I did my best to prove love would heal. But it didn’t. I got out before the last breath of my very soul was consumed. It took me 20+ years. I narrowly escaped with the remnants of what remains of my life.

        Whether or not narcissism or the damaging characteristic is a mental illness is here nor there. Drugs, surgery and therapy won’t and don’t prevail. No, mental illness is not contagious in any event. But narcissistic behavior might be. I found myself engaging in it as a passive aggressive measure to find some modicum of justice or vindication. But it just exasperated the situation.

        Everyone’s favorite narcissist is unique. Everyone’s experience is unique. In my case, I have finally resigned myself into believing and trusting that it’s no one’s fault and it certainly isn’t mine, nor is it mine to assume responsibility–no matter how much I loved, and believed it was. Blaming anyone for the destructive behavior is counterproductive. Even blaming the narcissist is counterproductive.

        On that premise I have further convinced myself into believing it is in their very DNA, and quite possibly a genetic memory that enables them to survive in a way that is harmful to others. Someday they (the scientists and professionals) may discover a genetic marker, an actual measure that can identify the trait–like a predisposition to chemical dependency. But to what end?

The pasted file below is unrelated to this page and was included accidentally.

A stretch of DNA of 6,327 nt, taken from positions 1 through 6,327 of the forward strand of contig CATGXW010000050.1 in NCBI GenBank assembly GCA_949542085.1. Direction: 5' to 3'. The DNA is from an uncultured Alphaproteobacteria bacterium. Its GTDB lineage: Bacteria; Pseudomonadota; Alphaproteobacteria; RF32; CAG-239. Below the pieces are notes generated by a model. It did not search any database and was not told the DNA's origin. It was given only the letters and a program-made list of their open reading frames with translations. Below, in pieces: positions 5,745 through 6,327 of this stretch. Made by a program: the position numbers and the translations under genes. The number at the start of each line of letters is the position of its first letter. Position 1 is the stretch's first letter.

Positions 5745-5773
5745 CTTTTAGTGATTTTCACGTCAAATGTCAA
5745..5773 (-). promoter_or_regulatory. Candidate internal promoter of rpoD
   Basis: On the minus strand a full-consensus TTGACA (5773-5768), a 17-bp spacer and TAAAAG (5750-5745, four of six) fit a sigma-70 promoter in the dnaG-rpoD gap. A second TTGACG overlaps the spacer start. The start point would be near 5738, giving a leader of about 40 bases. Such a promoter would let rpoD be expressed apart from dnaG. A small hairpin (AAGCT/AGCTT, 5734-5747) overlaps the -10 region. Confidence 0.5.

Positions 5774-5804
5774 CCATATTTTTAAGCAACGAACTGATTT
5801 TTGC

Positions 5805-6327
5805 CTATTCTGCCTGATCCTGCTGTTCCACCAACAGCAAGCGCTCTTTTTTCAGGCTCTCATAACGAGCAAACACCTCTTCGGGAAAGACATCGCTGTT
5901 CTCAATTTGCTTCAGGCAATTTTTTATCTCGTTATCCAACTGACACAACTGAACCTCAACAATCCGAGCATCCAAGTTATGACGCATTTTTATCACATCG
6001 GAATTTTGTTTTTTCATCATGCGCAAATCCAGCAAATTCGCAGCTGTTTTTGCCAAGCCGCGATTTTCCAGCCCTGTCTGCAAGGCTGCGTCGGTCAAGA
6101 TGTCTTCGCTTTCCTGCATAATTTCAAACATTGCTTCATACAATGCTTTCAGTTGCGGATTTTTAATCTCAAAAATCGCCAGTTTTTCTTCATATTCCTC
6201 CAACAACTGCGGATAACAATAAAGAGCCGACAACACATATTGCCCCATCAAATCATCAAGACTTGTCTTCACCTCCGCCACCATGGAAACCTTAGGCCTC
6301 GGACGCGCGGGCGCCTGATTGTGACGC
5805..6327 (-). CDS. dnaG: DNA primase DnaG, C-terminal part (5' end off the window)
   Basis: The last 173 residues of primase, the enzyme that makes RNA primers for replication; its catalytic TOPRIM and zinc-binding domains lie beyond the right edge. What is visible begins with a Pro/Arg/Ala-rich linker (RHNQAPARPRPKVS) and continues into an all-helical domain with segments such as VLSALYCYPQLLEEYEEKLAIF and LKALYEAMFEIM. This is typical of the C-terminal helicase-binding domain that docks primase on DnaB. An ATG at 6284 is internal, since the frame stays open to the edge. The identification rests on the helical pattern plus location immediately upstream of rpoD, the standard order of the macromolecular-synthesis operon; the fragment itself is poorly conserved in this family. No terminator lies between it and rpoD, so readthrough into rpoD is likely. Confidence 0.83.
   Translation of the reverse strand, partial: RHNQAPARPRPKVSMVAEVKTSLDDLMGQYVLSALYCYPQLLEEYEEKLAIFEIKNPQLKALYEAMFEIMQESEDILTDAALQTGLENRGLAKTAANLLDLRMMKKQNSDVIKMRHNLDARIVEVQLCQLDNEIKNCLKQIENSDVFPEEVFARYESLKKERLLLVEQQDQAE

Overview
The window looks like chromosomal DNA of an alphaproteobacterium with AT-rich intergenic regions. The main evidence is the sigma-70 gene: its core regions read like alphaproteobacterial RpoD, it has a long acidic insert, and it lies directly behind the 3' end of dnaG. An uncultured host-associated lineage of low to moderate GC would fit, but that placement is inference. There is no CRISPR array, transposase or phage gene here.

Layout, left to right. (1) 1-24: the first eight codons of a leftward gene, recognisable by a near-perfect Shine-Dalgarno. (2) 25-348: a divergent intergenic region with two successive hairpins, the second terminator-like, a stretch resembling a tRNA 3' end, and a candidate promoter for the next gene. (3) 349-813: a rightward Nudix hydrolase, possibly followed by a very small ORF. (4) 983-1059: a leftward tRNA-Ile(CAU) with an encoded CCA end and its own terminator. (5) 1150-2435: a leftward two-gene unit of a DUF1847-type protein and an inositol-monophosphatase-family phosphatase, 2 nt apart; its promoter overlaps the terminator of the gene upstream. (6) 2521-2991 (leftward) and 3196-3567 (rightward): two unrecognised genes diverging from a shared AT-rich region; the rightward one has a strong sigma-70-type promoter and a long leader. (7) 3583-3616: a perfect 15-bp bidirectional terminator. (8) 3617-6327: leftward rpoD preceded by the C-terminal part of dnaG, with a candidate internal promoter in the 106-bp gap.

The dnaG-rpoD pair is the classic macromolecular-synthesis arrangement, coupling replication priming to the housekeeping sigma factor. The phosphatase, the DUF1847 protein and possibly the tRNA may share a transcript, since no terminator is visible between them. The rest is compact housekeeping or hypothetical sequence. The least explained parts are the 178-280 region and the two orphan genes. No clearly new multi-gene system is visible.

All I know for sure is my favorite narcissist didn’t read a book, or don a suit and tie to hone his skills. He didn’t need to. It’s much, much deeper than that. I cannot rightly attribute it to any event (s) or explain it. Some folks are and some are not. I pity the narcissist. But I can’t help them. I pity the survivors. And they can be helped.

        The mere suggestion that there is an identifiable cause suggests to me there is a remedy and a hope they will change. It shifts the responsibility onto everyone but the narcissist. That distresses me, probably because I am an empath. And that’s exactly the sort of person the narcissist preys upon.

        I have vigilantly prayed for the gift of discernment because I blamed myself for repeatedly getting involved with toxic people. I think my prayers are being answered. And I thank people like you who help people like me. And thank you for allowing me to vent my frustration on a public forum. My hope is that others can follow suit and save their own lives and sanity by discerning the difference between good and evil. Because sometimes there is no other explanation.

      • Jodi, I usually don’t get the chance to interact a lot in the comment section, although I read everything. You make a couple of very interesting statements here. First, you are certainly not to blame for the struggles of your relationship or for the behavior of the narcissist. It is common for these folks to try to blame their behavior on outside influences, mostly their victims. It’s mom’s fault. It’s my wife’s fault. It’s God’s fault. Anyone but themselves. In fact, they strive so hard to turn the focus away from their own choice that it is one of the things that has moved me to believe it truly is a choice.